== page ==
It’s winter and the air in my house is dry, humidity at about 30%. That’s too low to be comfortable. I’ve lived in my new place for less than one year so the low winter humidity hadn’t been a problem for me yet. Good thing there’s a whole-house humidifier on the forced-hot-air heating system. I’ll just turn that on, right? Wrong. I don’t think this system had ever worked since it was installed….
To make a long story short, I had to do the following unreasonable things to get the humidifier system to work:
- replace the humidistat (it no longer worked)
- finding out the required outside temperature sensor was never installed
- hooking the humidistat to the correct output on the furnace
- clearing out a clogged water supply line
While doing troubleshooting all that, it would have been very convenient if there was a way for me to see if the humidistat was sending a signal to the water-valve solenoid. I used my multimeter to get the job done but it was a pain because the humidisat was 20 feet from the solenoid and it is hard to read the multimeter’s display from that far away.
So, to combat that problem in the future, I made an indicator LED. The humidistat runs on 24vac and continually monitors 3 things: house humidity, outside temperature and if the furnace fan is on. When the furnace fan is on, the humidstat compares the outside temperature and humidity in the house. It then decides if the water-valve solenoid should be turned on in order to increase the humidity in the house. To do this, the humidistat sends 24vac to the solenoid valve, the valve opens and the water flows into the humidifier.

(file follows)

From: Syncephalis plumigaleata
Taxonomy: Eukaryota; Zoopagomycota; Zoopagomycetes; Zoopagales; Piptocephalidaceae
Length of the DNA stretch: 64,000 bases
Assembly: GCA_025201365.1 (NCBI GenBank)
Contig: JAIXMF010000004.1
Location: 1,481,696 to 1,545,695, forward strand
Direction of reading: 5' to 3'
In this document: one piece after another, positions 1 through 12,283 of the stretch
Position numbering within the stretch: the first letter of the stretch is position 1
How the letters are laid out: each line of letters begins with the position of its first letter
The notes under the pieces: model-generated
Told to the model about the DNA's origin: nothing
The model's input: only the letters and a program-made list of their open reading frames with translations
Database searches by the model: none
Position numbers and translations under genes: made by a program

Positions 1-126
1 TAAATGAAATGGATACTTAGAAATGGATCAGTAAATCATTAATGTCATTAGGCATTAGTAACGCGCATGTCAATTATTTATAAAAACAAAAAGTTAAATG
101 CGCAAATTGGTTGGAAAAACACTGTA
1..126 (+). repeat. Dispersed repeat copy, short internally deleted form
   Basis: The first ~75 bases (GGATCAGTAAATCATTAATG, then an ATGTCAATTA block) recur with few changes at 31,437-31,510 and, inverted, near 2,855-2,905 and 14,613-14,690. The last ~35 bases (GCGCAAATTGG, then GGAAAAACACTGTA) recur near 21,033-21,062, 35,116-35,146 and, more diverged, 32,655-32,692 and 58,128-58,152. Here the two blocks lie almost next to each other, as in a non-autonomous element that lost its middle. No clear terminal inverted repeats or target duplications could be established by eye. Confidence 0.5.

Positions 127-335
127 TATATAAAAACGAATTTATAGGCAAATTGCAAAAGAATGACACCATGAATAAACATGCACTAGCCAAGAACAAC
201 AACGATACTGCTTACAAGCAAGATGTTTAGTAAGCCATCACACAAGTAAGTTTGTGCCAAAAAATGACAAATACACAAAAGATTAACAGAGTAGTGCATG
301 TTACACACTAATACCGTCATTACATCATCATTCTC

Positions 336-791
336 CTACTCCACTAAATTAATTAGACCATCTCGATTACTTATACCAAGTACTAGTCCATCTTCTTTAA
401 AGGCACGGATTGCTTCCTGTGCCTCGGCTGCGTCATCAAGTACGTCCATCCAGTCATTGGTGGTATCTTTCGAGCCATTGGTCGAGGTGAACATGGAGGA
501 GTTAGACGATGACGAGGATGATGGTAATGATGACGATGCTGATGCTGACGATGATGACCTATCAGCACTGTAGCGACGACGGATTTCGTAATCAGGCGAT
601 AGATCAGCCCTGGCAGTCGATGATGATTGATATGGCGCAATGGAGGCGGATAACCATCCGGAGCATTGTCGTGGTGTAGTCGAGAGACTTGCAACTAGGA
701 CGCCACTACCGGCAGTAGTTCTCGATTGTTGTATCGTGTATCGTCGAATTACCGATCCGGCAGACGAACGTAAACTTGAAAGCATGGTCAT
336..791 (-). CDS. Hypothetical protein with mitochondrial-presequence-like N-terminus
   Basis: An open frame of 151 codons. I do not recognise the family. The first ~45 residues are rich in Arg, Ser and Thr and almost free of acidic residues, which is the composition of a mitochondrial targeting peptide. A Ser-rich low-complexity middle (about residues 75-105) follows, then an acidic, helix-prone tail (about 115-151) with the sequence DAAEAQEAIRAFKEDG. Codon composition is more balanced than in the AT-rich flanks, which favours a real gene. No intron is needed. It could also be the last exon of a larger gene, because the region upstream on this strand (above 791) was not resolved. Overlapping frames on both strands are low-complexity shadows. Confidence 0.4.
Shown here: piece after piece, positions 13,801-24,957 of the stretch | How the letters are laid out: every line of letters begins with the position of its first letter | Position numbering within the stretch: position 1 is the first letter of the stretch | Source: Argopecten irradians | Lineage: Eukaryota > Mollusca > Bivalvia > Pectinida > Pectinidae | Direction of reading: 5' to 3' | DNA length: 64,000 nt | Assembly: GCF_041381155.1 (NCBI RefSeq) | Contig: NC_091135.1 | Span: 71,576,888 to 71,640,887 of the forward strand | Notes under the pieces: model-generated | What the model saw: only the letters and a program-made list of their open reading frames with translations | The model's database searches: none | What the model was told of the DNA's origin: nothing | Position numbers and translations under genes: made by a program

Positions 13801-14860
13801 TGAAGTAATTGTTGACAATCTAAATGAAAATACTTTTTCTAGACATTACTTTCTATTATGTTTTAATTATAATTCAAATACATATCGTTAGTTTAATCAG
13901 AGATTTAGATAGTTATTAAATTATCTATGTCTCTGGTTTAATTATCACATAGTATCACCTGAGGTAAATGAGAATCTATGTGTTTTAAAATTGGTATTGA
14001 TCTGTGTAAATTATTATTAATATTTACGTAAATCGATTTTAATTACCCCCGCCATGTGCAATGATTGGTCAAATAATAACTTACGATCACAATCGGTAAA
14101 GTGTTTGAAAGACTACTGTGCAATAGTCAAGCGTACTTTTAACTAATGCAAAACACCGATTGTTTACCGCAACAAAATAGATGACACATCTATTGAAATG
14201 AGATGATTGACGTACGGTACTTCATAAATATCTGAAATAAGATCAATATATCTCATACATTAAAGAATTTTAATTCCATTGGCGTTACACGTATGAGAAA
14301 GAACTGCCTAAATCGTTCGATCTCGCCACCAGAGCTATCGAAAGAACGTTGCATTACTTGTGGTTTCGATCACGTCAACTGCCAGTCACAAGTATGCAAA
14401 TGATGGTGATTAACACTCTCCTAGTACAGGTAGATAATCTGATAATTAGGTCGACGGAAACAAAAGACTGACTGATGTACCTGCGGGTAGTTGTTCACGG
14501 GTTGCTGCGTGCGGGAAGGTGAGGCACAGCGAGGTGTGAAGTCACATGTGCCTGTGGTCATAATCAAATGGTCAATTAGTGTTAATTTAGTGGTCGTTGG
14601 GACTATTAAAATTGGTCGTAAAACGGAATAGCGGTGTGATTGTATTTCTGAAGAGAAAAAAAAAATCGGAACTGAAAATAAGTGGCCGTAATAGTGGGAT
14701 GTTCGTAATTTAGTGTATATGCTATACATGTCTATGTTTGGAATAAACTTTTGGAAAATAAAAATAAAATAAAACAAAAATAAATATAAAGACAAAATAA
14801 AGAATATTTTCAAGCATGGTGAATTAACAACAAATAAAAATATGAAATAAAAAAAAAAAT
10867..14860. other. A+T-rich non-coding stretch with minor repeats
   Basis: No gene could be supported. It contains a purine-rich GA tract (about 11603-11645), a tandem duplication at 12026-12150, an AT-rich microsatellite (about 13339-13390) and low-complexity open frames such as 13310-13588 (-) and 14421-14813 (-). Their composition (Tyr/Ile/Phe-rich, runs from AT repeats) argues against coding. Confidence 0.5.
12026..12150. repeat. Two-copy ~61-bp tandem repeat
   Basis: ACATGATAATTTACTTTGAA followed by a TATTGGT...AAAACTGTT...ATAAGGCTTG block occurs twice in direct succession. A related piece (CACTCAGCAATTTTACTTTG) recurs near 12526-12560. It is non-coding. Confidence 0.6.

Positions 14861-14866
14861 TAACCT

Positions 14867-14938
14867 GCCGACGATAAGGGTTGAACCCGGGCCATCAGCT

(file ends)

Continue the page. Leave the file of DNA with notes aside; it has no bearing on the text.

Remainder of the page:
My indicator will just be a standard LED. Like any LED, you’ll need a resistor in series to limit the current. Based on the recommendation of one of my electrical engineer buddies, I used a 2.2kΩ resistor. Typically an LED is only used in DC circuits because they are polarized, but this setup works because the AC current is going in the correct direction for the LED half of the time. The LED is only on half of the time, switching on and off 60 times a second because our AC voltage frequency is 60 hz. 60 times a second is fast enough where our eyes can’t see the flickering, so it appears the LED is on to us humans.
I didn’t have any small project enclosures around so I design up and printed one. It came out pretty good I think. It accepts 0.200″-on-center screw terminals for the wires connected to the humidistat and the solenoid. The wiring is straight forward as shown above and below. The LED/resistor are basically just wired in parallel with the solenoid valve.
Below is a photo of the before (just wires and wire nuts) on the left and the new indicator light on the right. I was originally going to screw the case to the humidifer but decided to just double-side tape it to the humidifier enclosure. The tape worked well. Now I have a good visual indicator when my humidifier is humidifying. And besides the couple hours it took to make and install the thing, it was pretty much free since the very small amount of necessary parts were just kicking around. Good deal!